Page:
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  • A non-native speaker's guide to TPC meetings and paper reviews
    In English 2010. 5. 4. 23:30

    Have you ever devoted a weekend on piles of undecipherable papers wondering
    whether it is bad writing or your poor English that made your life as a reviewer
    particularly challenging?  If so, this is for you.

    Before you are invited to serve in a program committee,
    you don't get to read lots of badly written papers.
    Most papers presented in decent conferences are well organized and reasonably written
    and those are the only papers you probably have read in classes and for your research.
    Come TPC service, and for the first time in your life you are given lots of all sorts
    of papers.  Many of them are poorly written in one way or another.

    For those papers that have serious grammatical errors are easy.  You just reject them.
    That is, in theory.  The review writing is a different story.  However bad the paper is,
    your review should be encouraging and constructive.  You have to think hard to
    say nice things about the paper.  Sometimes you have to try really hard.

    Then there are those papers that confuse you with their twisted or elusive style of
    writing.  You wonder if it's your comprehensive capability that is challenged
    or it's just a bad paper.  This type of paper leaves you baffled.
    You probably spend lots of time on this type of paper to decipher and write the review.
    -- The first time I heard a native speaker complain that s/he couldn't understand
    a paper at a TPC meeting, boy, I almost had a heart attack!  It was okay to
    blame it on the paper!  But as a non-native speaker, I put too much blame on me.
    Please don't.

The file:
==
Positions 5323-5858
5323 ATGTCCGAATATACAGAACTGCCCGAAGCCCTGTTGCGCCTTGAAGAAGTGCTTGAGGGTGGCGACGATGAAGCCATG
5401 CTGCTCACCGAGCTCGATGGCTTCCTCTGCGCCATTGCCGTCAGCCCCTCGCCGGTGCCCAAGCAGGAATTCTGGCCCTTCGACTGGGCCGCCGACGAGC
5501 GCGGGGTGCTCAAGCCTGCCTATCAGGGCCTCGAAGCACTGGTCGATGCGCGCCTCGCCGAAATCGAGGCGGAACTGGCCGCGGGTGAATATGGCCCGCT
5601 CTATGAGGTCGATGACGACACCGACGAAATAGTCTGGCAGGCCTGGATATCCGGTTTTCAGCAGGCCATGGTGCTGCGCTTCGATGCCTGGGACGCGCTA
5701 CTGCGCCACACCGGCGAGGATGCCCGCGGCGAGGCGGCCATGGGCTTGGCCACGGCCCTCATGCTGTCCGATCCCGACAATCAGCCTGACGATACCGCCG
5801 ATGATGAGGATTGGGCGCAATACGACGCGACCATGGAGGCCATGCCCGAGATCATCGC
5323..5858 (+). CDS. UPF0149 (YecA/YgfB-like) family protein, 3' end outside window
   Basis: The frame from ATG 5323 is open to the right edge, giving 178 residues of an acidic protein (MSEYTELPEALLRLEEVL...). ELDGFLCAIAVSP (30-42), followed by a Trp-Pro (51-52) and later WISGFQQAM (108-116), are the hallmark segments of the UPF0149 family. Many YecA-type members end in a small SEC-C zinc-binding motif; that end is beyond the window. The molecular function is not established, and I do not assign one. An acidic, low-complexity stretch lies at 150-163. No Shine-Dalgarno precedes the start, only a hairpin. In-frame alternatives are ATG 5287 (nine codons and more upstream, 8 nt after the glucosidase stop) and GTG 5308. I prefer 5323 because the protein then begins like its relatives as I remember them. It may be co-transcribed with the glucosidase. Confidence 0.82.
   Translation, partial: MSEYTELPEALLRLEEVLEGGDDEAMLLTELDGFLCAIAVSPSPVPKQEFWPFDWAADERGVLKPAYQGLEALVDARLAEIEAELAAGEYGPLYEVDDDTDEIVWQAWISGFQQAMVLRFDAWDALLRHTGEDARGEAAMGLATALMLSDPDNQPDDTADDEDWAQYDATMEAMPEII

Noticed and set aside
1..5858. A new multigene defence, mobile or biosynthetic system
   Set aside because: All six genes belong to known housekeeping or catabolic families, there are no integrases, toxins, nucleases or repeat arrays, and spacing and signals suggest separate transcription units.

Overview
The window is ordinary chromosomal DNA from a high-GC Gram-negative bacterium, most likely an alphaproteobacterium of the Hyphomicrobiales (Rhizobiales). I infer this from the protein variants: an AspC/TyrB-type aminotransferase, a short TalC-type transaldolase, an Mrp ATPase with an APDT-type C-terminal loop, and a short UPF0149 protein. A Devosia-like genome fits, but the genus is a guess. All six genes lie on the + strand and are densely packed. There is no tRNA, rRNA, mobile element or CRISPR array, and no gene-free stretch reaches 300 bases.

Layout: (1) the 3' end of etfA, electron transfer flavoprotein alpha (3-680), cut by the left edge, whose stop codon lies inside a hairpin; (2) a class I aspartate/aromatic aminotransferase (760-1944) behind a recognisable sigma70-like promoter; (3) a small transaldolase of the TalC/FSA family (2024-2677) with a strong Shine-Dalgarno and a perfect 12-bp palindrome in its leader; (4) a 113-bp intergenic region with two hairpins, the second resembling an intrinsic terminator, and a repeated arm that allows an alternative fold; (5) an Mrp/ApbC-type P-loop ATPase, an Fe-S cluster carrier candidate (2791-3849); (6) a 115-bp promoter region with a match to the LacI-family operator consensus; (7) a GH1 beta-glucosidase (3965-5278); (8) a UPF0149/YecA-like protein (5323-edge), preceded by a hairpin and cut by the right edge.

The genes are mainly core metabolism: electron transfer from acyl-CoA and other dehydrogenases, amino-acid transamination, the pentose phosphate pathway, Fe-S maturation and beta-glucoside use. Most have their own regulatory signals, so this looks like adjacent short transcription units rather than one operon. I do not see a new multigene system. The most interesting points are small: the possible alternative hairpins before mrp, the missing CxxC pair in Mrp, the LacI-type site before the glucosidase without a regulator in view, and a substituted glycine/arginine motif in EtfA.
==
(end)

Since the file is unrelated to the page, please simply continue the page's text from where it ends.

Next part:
Finally come those few beautifully well-executed papers.
    These papers are a pleasure to read.  And you learn a lot.
    But then you have to think hard to find flaws or see different perspectives for feedback. 
    Again you're pulling your hair.

    In total you have read 30 papers x 14 pages/paper = 420 pages
    plus 2 page-long reviews of your fellow reviewers per paper = 60 more pages
    on such a broad spectrum of topics from 
    differential privacy, 3d-DCT, VM management in cloud computing to GPU acceleration.
    -- When was the last time you read "war and peace"?  Yeah, that feeling.
    Plus you have to get expert witness if you really feel unqualified to evaluate
    a paper (or all the papers?).

    Even if you never thought you were a slow reader, you will feel slow
    in reading and writing, especially when you hear some friends say they only 
    spend an hour to review a paper.  You must be a decent technical writer
    of your own work (that's what got you into the TPC at the first place!).
    But we're talking about outcome of million revisions.  If you think slowly
    in English than you can type, you're a slow writer by definition.

    When the reviews are done, comments fly between reviewers intermittently.
    You read other people's reviews and wonder how they can write so long.
    Sometimes as long as the paper itself!
    You wish you had that much time for your own paper.
    At the same time you'll be busy making travel arrangements.
    Your secretary will complain that this trip cannot be billed to this project or that